CORDELE, Ga. -- In the wake of natural disasters, it is common for victims to be taken unaware by someone claiming to be an official disaster aid worker or a neighbor wanting to help complete disaster aid applications.
The U.S. Department of Homeland Security's Federal Emergency Management Agency (FEMA), along with the Georgia Emergency Management Agency (GEMA), and the Georgia Governor's Office of Consumer Affairs, cautions victims of the severe storms and tornadoes of March 1-2, 2007, to watch out for the many scams targeting them.
FEMA does not approve contractors. Check references, obtain written estimates and avoid large cash payments up front. Check with the Better Business Bureau, the Georgia Governor's Office of Consumer Affairs and other appropriate agencies.
"FEMA is dedicated to helping the victims of the recent storms," said Federal Coordinating Officer Michael Bolch. "During a time when so many are offering their generosity to those who have suffered, it is shameful that some would choose to take advantage of disaster victims."
Georgia residents need to be aware of some common ploys, such as phone calls from people claiming to be with FEMA. Typically, residents are asked if they have registered with FEMA for disaster assistance. If so, the caller will ask for a Social Security number and income information. The caller may then ask for a checking account number and bank routing information. This is enough information for someone to make a false claim for disaster assistance, as well as to commit identity theft.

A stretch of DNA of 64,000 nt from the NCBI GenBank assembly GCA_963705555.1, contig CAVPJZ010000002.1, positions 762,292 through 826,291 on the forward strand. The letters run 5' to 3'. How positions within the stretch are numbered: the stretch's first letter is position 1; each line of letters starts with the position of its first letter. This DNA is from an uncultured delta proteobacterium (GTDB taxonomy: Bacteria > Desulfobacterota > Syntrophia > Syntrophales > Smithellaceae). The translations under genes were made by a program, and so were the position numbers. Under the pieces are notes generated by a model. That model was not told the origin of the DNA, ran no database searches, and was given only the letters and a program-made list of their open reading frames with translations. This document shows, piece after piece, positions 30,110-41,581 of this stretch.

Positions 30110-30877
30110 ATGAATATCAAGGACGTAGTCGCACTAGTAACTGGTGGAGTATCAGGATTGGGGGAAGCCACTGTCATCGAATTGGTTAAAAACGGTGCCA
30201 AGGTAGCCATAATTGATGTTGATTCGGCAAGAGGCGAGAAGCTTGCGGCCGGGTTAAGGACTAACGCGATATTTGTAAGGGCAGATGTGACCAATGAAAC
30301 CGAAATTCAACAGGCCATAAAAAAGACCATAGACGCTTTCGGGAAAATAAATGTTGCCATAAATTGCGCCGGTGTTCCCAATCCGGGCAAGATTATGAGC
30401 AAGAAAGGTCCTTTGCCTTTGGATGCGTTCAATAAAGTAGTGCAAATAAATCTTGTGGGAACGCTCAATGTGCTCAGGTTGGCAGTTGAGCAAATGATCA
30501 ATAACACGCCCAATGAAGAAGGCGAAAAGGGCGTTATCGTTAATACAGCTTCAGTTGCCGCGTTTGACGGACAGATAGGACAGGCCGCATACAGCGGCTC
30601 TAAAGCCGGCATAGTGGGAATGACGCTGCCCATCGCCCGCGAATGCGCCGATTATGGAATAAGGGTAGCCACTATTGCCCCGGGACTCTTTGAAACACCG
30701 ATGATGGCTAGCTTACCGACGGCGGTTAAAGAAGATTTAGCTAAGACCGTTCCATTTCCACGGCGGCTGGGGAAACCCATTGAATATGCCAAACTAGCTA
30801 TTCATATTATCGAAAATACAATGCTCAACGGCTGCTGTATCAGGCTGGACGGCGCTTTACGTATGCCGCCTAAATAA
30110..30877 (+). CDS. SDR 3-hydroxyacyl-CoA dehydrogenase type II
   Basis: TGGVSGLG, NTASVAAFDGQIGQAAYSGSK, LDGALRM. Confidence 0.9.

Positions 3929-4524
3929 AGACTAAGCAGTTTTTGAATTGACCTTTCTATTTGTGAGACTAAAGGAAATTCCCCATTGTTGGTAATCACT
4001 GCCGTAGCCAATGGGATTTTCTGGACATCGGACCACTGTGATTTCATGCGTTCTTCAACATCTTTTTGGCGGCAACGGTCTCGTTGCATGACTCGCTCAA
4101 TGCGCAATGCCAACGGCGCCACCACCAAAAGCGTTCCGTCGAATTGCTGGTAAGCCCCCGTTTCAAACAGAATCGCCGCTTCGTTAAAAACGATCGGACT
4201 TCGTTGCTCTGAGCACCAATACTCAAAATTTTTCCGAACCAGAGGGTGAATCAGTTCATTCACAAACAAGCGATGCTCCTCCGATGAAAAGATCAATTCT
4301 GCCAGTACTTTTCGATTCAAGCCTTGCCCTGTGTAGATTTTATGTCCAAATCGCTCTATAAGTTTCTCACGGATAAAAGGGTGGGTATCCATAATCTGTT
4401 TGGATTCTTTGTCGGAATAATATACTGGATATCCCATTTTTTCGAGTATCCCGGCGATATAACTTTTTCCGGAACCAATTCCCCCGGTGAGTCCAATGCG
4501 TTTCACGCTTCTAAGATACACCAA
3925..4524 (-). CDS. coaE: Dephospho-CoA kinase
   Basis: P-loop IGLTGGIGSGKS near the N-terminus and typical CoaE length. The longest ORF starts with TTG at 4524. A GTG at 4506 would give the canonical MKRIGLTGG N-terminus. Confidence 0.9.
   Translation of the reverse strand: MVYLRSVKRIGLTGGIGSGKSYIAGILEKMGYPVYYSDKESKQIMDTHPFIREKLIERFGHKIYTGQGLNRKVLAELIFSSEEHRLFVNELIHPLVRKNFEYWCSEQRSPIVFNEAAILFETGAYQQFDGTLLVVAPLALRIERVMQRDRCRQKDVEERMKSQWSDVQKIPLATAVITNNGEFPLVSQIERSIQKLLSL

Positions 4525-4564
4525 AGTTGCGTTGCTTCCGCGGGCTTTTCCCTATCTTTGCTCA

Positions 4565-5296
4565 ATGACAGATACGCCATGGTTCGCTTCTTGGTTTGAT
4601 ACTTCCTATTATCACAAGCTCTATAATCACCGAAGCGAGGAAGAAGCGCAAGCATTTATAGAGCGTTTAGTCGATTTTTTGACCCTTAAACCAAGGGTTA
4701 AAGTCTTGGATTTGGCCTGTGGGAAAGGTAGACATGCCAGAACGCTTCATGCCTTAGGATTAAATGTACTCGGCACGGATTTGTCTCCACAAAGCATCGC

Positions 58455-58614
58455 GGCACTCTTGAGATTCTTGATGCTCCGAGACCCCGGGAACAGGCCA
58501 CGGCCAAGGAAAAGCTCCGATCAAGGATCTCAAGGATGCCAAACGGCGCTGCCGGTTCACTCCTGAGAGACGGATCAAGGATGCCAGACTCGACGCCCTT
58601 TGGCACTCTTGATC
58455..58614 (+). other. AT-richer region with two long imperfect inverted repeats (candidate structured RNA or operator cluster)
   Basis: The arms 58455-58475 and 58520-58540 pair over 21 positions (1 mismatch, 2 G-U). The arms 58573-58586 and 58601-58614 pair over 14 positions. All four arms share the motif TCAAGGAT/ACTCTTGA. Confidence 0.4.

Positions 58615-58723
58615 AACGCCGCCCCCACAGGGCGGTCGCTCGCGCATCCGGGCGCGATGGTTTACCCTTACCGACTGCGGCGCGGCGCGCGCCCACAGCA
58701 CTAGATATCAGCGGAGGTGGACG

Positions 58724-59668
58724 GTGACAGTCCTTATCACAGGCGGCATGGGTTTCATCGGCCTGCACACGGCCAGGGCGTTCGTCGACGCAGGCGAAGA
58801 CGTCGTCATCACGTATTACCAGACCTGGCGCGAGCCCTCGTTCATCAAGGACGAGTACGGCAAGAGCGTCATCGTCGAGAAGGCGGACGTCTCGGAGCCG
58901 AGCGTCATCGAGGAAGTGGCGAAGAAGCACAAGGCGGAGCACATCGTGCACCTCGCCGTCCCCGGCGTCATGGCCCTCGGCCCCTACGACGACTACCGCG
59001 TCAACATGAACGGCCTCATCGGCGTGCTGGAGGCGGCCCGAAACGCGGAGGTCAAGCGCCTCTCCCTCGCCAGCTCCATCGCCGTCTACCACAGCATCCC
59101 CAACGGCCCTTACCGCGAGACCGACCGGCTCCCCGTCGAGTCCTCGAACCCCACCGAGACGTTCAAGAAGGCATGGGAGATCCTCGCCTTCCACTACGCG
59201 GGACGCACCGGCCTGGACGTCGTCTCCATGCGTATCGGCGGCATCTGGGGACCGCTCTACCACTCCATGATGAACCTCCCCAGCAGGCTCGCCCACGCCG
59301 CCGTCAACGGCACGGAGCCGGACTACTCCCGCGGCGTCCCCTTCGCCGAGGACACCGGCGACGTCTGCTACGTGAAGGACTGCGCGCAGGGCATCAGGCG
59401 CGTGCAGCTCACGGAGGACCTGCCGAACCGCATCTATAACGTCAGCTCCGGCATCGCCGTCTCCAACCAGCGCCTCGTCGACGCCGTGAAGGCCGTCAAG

"This is an extremely difficult time for many residents in the counties affected by the severe storms and tornadoes of March 1-2," said State Coordinating Officer Charley English. "Be careful before you sign contracts and when dealing with people representing themselves as officials. If you have doubt, contact your local law enforcement agency or obtain a complaint form from a state representative at any Disaster Recovery Center ."
FEMA instructs disaster victims to ask a caller claiming to be with the agency to give their personal identification number from their badge. If disaster victims feel uncomfortable with providing information to a caller claiming to be a FEMA representative, they should immediately call FEMA at 1-800-621-FEMA (3362), or TTY 1-800-462-7585 for the speech- or hearing-impaired. Disaster victims are strongly cautioned against using non-FEMA or non-federal government Internet sites or toll-free numbers when providing personal and financial information.
Disaster victims should be leery of anyone they do not know offering to help by filling out disaster assistance documents. Residents should not give personal or financial information.
Anyone witnessing fraudulent activity should report it immediately to the U.S. Department of Homeland Security's Office of Inspector General at 1-800-323-8603 or the Georgia Governor's Office of Consumer Affairs.
Tips for hiring contractors include:
Get a written estimate. Compare services and prices before making a final decision. Also, read the fine print. Some contractors charge a fee for a written estimate, which is often applied to the cost of subsequent repairs they make.
Check references. Contractors should be willing to provide names of previous customers. Call several former customers who had similar work done to make sure they were satisfied with the job.
Ask for proof of insurance . Make sure the contractor carries general liability insurance and workers' compensation. If the contractor is not insured, the homeowner may be liable for accidents that occur on the property.
Use reliable, licen...